The King’s defiance lead to England being punished by the Pope with an Interdict. Pope Innocent III placed the kingdom of England under this interdict starting in 1208 after King John refused to accept the Pope's choice for Archbishop of Canterbury (he had a different, more loyal man in mind). An Interdict is basically the excommunication of a region. It suspends all official worship and withdraws the church's sacraments in that territory or country. As far as the Vatican is concerned, God is no longer watching over England. Since Sins are confessed and forgiven during the sacrament, many peasants believe their immortal souls are in danger because of the foolishness of the King. In response, the King has sent out guards to patrol the lands to handle any uprisings.
Even with the Interdict, the Church is still expanding it's influence in Europe. The first recorded witchcraft trial in England takes place in 1208. Gideon, alleged to be a sorcerer, is acquitted. Harmful sorcery was a crime punishable by a fine; consorting with demons was punishable by death.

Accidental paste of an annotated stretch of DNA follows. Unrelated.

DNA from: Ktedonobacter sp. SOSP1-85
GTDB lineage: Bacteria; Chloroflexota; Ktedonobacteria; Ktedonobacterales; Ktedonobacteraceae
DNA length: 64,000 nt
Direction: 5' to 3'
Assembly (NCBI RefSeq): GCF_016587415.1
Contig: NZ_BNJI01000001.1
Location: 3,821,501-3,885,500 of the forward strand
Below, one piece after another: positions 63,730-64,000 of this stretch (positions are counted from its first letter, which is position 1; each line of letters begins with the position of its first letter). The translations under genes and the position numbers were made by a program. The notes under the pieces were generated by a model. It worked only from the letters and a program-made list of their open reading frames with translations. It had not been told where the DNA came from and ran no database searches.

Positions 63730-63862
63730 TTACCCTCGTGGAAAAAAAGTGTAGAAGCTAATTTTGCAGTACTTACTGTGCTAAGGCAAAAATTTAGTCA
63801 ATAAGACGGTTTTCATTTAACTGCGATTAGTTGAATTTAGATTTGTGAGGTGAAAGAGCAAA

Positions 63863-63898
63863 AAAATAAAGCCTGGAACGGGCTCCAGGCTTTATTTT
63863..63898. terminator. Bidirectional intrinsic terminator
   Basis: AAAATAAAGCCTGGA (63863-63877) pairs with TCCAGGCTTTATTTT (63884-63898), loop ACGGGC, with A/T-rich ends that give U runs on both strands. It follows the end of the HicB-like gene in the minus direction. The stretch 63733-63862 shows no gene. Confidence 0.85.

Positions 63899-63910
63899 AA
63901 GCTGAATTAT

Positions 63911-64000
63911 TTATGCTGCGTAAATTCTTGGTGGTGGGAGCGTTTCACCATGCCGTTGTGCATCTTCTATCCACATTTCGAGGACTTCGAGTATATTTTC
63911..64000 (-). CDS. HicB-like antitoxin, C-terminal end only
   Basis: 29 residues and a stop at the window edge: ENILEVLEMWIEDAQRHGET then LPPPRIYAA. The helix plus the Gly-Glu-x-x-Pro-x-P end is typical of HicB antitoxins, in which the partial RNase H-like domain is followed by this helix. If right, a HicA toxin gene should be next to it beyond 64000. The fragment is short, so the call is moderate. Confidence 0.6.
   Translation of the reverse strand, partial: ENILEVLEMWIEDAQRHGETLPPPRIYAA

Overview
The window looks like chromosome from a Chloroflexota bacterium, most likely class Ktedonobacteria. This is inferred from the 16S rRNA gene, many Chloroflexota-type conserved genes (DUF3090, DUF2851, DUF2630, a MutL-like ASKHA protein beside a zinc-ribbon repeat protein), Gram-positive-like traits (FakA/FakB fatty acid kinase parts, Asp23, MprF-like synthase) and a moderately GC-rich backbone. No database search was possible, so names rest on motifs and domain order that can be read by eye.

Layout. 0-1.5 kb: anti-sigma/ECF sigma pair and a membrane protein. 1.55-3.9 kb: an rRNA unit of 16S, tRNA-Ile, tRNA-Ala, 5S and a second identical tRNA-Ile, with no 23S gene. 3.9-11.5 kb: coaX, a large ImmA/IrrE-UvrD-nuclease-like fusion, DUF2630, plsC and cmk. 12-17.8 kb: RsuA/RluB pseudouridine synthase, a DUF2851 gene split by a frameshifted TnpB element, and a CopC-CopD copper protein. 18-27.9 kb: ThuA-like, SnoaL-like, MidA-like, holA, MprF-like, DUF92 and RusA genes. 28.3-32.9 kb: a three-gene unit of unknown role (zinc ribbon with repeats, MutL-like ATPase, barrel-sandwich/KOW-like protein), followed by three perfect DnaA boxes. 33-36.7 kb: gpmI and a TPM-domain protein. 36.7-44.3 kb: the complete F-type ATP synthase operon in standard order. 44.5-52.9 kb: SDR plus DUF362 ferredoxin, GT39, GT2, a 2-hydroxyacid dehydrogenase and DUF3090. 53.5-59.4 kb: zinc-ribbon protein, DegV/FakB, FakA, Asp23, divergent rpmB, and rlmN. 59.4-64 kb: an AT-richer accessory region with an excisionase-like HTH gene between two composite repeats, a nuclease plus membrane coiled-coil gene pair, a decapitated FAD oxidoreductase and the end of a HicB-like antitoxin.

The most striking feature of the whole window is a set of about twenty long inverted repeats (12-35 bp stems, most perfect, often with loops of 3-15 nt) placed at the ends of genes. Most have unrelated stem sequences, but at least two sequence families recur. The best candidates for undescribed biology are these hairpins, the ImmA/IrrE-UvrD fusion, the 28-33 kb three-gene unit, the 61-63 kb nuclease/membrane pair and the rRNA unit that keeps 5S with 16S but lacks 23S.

Heresy becomes more widespread in the 1200s, especially in the places where orthodox Catholicism is not allowed to be practiced. A papal legate in Southern France charged in converting Cathar heretics (also known as Albigensians) to orthodox Catholicism was murdered in 1208. This sparks an outcry and, later this same year, a violent Crusade against the heretics in Southern France was called by Innocent III. In Beziers alone in 1209, at least 20,000 people were massacred.
Shadow Accord takes place in the wake of the 4th Crusade. In 1198, Pope Innocent III was elected to his position. From the outset, he made it clear that he intended a crusade during his papacy. Initially the kingoms of Europe ignored him, too busy fighting amongst themselves. Finally, in 1200 a group was gathered together, led by Count Boniface of Montserrat. In 1201, he negotiated a deal with Venice for ship transportation to Egypt (the intended destination of the crusaders). It would take a year for Venice to build and prepare the ships, so in 1202 the crusaders set out for Cairo, the center of the Muslim world at that time.